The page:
Reflection 11.5.18


We shortchange ourselves by regarding religious faith as a matter of intellectual assent. This is a modern aberration; the traditional Christian view is far more holistic, regarding faith as a whole-body experience. Sometimes it is, as W.H. Auden described it, ‘a matter of choosing what is difficult all one’s days as if it were easy.

~Kathleen Norris

Reflection 3.19.18


We think of monks as being remote from the world, but Saint Benedict, writing in the sixth century, notes that a monastery is never without guests, and admonishes monks to “receive all guests as Christ.” Monks have been quick to recognize that such hospitality, while undoubtedly a blessing, can also create burdens for them.

A story said to originate in a Russian Orthodox monastery has an older monk telling a younger one: “I have finally learned to accept people as they are. Whatever they are in the world, a prostitute, a prime minister, it is all the same to me. But sometimes I see a stranger coming up the road and I say, ‘Oh, Jesus Christ, is it you again?'”

~Kathleen Norris, Dakota

Adventures in Liturgy: The “O” Antiphons of Advent; Kathleen Norris


Adventures in Liturgy by Edward Murray (Music Director)

Most of us are probably acquainted with the famous Advent hymn O come, o come, Emmanuel.  Fewer are likely to have sung all of the seven verses of the hymn, as we did during the bilingual service of healing on November 29, the first Sunday of Advent.  Although hardly surprising, this is a pity, as they are very beautiful.  They are based on an ancient series of Latin liturgical responses known as the “O” Antiphons.

In the Latin monastic liturgy, the Magnificat (Song of Mary) is sung daily at Vespers.  A short response, known as an antiphon, is sung at the beginning and end of the Magnificat.  The Magnificat antiphons for December 17-23 form a series, each of which contains a different name for the coming Christ, and each beginning with the word “O”, hence their popular title.

There is something a bit mysterious and very compelling about them:

December 17:  O wisdom, coming forth from the Most High, filling all creation and reigning to the ends of the earth; come and teach us the way  of truth.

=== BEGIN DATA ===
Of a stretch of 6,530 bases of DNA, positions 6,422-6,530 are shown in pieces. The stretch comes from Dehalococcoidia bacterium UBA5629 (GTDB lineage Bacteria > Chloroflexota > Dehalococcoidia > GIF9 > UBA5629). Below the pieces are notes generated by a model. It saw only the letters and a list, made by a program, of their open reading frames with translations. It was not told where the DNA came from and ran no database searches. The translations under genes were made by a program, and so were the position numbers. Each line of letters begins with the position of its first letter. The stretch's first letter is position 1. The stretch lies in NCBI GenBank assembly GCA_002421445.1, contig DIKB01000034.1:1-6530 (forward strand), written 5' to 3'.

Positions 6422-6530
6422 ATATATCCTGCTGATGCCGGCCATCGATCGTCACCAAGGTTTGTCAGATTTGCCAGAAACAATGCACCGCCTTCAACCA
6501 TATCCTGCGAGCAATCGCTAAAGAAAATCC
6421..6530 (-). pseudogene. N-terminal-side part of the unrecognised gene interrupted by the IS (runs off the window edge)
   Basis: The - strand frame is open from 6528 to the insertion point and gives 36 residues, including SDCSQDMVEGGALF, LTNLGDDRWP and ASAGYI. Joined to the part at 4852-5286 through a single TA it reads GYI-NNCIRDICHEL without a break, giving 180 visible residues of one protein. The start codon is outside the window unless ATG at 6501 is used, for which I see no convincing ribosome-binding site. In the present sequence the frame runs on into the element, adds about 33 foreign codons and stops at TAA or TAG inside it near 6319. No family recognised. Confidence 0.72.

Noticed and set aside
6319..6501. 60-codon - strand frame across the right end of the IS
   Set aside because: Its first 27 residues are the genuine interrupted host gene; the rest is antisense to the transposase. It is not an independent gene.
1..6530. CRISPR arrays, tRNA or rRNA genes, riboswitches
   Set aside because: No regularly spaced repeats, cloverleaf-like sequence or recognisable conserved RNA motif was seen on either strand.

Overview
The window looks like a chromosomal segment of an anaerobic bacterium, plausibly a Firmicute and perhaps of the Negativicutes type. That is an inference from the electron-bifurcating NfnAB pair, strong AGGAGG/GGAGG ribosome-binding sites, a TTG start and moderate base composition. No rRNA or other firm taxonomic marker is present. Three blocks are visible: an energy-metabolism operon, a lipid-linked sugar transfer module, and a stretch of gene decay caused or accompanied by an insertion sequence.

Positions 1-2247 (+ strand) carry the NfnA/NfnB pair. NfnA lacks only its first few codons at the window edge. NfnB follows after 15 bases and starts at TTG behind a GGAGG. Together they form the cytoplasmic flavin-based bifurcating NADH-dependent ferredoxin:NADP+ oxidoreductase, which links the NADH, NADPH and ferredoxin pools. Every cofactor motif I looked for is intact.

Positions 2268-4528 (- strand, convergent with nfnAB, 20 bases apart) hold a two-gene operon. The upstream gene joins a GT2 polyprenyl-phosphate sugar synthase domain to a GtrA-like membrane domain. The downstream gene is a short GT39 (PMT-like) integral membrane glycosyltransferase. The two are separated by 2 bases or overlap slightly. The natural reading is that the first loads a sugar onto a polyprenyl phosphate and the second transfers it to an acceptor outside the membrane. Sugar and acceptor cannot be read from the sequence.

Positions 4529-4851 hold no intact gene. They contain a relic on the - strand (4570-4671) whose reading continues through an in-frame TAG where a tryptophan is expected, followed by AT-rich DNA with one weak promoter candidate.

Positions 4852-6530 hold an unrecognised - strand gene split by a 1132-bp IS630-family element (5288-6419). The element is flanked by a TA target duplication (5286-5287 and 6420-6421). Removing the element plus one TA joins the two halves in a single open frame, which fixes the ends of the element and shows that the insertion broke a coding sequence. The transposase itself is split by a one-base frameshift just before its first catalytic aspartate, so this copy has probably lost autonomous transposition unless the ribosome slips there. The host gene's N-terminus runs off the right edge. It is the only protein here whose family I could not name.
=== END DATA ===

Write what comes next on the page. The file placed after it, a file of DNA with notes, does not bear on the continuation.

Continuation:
December 18:  O Lord of Lords, and ruler of the House of Israel, you appeared to Moses in the fire of the burning bush, and gave him the law on Sinai: come with your outstretched arm and

December 19:  O root of Jesse, standing as a sign among the nations; kings will keep silence before you for whom the nations long; come and save us and delay no longer.

December 20:  O key of David and scepter of the House of Israel; you open and none can shut; you shut and none can open: come and free the captives from prison, and break down the walls of death.

December 21:  O morning star, splendor of the light eternal and bright sun of righteousness: come and bring light to those who dwell in darkness and walk in the shadow of death.

December 22:  O king of the nations, you alone can fulfill their desires: cornerstone, binding all together: come and save the creature you fashioned from the dust of the earth.

December 23:  O Emmanuel, our King and Lawgiver, hope of the nations and their savior: come and save us, O Lord our God.

In her wonderful book The Cloister Walk, Kathleen Norris writes of the experience of singing one of the O Antiphons with the sisters at Mount St. Mary’s Brentwood campus here in Los Angeles.  A vivid excerpt:

…one of the women asked if I’d like to first take a brief hike further up the mountain, past the convent and onto the fire road … Soon we could see, far below us, a small section of what she told me was the Santa Monica freeway.  Then we left the traces of civilization behind … We never made it to the summit, because at one turn we encountered two coyotes, a male and a female.  We stared at them, and they at us, and then they slipped away, down the hill. … I was overcome with the wonder of having come all the way from western South Dakota, via Minnesota, only to find myself alone with coyotes in Los Angeles…